Mick Schumacher is seen most weekends hovering around Mercedes boss Toto Wolff’s shoulder as they watch Formula 1 on the Telly, which hurts the young German but also motivates him to find a seat on the grid for 2024 despite the high odds of it happening.
Mick, son of F1 legend Michael Schumacher it pains him to have to watch, despite the privileged place he is doing it from. As F1 reserve for Mercedes, his role is to be in the pits, ready just in case something befalls the main drivers, Lewis Hamilton or George Russell. The role also includes substantial simulator work.
In this manner, 24-year-old Schumacher junior has his foot in the F1 door and lives in the hope that a drive will materialise. Despite his forgettable, mismanaged years at Haas. A chapter that seriously undermined his F1 potential as time has shown Guenther Steiner was ill-equipped to deal with a rookie like Mick. He broke the kid, is the general consensus in the paddock.
Thus, speaking to F1-Insider, Schumacher was asked for his message to the current F1 team bosses, he replied with confidence: “You haven’t seen the real Mick yet.”
Even the diminishing chance of securing a seat has not floored the German: “Hope dies last. As long as all the seats are not taken, it is not over. In the last two or three years we have seen that things can still change, even if contracts exist. So it would be wrong to give up hope.”
As for his role as F1 reserve including the extra seat time in the Merc sim, Schumacher said: “It achieved a lot in many ways, probably even more than I expected. The simulator work was particularly helpful. I was able to see how a top team works.”
But the pain of not racing and being pictured on the F1 live feed on the boss’s shoulder, instead of in the race car, is everpresent said Mick: “It hurts, of course. I would be lying if I said I liked it. I am a racing driver. All I want to do is win. But I have to come to terms with reality, keep working on myself, keep networking and present myself.”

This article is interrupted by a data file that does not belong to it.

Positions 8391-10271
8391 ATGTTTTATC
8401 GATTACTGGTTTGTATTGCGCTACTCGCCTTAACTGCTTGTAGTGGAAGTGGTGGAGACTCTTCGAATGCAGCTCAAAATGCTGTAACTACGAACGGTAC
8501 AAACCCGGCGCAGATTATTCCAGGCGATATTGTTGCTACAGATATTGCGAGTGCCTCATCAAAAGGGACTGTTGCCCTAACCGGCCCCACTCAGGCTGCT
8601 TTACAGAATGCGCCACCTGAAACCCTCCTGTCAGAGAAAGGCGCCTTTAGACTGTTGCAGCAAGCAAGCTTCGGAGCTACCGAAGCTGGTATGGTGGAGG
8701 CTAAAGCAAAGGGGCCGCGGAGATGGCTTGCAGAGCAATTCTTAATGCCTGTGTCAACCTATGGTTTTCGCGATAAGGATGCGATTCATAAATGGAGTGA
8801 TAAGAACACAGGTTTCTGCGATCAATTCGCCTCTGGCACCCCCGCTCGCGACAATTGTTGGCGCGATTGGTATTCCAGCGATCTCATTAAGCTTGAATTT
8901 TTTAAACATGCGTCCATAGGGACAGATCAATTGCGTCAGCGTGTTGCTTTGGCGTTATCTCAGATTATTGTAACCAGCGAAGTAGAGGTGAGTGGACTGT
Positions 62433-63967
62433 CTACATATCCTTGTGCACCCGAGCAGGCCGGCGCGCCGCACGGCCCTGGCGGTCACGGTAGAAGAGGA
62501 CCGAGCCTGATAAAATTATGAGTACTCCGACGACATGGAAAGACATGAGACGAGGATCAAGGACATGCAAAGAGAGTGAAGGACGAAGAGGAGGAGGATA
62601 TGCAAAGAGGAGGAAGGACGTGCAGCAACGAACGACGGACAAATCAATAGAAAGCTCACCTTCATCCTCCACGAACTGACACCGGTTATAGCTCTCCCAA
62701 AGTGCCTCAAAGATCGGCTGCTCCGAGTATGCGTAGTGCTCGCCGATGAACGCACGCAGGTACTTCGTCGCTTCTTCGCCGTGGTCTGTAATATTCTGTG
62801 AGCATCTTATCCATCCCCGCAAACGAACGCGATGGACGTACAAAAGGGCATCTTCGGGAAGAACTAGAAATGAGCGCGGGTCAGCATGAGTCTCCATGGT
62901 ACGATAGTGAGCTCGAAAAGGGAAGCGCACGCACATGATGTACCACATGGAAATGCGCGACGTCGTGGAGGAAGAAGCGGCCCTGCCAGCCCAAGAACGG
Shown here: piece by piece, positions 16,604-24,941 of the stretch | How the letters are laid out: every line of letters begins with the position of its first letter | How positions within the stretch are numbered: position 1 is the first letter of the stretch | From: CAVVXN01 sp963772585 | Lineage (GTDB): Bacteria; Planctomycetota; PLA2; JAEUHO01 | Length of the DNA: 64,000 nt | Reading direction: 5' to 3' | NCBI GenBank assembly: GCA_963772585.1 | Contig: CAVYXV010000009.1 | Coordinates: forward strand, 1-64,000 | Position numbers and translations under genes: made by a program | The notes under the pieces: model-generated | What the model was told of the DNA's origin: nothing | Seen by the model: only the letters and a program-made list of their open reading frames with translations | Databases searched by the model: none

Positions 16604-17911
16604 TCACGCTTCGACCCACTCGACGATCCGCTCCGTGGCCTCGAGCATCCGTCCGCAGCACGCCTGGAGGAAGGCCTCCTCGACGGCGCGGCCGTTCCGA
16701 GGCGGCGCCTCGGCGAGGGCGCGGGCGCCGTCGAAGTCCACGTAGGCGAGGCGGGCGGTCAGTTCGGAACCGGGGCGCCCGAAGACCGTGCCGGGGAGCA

Hakkinen advice to Mick: Brake later, accelerate earlier…
Sharing his thoughts on the plight of his great rival’s son, Mika Hakkinen weighed in: “It is generally very difficult for young drivers today. Back in my day, there were a lot more tests and the drivers had time to develop.
“Today there are practically no tests left; at most you just sit in the simulator. And will be judged accordingly. When I came to McLaren, the team gave me time to develop. Today you have to be successful right away. If not, you’re out. My advice to Mick is: Brake later, accelerate earlier…” added the inimitable Finn.
Meanwhile the glimmer of hope that Schumacher is that Wolff is in there lobbying his cause, and as PU supplier to Williams may wield some influence. But maybe not.
“I think he deserves to be on the starting grid,” insists Wolff, while explaining Schumacher’s woeful 2022 season. “The moment you are in the car If you don’t feel confident for a longer period of time, you put more pressure on yourself and perform less well.”
“Mick is fast. If you win Formula 3 and Formula 2 then you have great potential. And he was never able to show that in F1,” argued Wolff for the Schumacher ‘F1 Part 2’ cause which appears not totally dead in the water.
But if it is, another year on the sidelines, not racing will be career suicide on all levels. Hence a competitive campaign in 2024 would be vital. The resurgent and burgeoning FIA World Endurance Championship (WEC) is attracting top talent fast and would be an ideal platform for Schumacher to further his motorsport career.
He is aware: “Of course, I’ve thought about it and I’m setting it up at the same time.” Suggesting that if the slim chance of a return to F1 with Williams goes begging, he is in talks to be part of a WEC campaign next year.
Meanwhile, Schumacher is ticking off his F1 ambitions: “Getting into Formula 1 was the first goal. The second goal is still open, namely becoming world champion.”
Big Question: Does Mick Schumacher deserve another chance in F1?